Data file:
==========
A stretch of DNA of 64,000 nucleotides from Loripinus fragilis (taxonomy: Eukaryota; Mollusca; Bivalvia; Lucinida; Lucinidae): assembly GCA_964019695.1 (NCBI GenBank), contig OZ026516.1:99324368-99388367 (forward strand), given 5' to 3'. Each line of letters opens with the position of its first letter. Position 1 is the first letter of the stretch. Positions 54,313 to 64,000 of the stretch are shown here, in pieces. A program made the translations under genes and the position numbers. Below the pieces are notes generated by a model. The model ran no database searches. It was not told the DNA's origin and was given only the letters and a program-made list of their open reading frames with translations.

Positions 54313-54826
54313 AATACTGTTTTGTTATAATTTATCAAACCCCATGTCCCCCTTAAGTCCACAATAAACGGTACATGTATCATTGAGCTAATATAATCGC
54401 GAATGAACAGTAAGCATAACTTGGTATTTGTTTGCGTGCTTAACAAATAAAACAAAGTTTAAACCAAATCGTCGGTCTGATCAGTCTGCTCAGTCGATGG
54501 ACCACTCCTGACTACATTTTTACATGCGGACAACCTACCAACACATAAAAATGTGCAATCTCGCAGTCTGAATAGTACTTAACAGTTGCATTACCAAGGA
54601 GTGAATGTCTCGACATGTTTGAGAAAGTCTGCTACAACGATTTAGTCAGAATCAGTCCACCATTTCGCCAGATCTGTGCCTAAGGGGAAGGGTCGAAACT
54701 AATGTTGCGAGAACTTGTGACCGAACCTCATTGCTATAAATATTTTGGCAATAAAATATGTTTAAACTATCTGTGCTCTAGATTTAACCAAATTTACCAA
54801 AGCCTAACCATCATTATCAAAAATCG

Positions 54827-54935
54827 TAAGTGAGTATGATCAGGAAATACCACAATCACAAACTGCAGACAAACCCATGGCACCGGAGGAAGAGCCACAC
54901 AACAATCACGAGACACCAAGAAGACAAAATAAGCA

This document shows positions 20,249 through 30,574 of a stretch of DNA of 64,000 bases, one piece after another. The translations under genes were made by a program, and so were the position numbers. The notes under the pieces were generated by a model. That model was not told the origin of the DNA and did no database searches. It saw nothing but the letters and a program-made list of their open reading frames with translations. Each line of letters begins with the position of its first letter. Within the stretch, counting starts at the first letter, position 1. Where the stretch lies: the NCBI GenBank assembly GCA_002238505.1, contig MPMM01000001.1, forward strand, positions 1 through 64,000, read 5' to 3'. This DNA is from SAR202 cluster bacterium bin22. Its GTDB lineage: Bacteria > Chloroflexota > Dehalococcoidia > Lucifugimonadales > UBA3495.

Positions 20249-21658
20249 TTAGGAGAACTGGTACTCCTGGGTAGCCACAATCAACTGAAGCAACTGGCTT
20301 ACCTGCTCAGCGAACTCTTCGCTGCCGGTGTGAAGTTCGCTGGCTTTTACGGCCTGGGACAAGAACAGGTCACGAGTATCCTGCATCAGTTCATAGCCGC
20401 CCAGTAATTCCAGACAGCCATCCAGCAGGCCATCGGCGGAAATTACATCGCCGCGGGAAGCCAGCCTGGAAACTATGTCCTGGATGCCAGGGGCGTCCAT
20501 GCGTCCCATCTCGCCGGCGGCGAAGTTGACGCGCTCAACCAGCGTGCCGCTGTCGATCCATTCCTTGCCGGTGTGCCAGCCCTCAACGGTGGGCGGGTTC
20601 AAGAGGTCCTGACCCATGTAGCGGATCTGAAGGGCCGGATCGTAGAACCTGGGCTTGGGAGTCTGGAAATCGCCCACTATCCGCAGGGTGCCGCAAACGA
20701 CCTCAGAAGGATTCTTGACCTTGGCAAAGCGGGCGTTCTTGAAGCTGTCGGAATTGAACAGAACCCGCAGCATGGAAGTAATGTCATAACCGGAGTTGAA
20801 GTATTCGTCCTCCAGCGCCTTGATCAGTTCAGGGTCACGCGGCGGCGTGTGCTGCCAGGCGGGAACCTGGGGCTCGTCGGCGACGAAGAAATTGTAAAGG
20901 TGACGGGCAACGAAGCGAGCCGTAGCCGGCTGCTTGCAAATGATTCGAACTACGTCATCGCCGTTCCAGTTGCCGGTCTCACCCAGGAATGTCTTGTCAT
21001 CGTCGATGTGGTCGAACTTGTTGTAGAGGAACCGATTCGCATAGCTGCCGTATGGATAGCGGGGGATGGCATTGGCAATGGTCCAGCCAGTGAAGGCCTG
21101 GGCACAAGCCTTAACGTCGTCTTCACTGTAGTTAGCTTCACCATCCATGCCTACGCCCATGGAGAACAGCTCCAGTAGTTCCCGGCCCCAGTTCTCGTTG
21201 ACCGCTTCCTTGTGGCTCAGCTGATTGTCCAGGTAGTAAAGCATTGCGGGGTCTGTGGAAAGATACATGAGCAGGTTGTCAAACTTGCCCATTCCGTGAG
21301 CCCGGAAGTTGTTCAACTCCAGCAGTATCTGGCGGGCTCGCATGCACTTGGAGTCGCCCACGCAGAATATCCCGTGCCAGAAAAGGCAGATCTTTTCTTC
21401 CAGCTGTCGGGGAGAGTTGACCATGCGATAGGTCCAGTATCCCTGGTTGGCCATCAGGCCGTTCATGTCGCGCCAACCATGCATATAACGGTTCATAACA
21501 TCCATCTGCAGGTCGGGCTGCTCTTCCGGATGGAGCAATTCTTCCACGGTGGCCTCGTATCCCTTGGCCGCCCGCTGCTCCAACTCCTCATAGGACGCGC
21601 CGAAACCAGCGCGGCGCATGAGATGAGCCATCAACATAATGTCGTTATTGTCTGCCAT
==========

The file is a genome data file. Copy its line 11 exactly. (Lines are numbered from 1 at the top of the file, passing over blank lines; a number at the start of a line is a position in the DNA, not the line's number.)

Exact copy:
54901 AACAATCACGAGACACCAAGAAGACAAAATAAGCA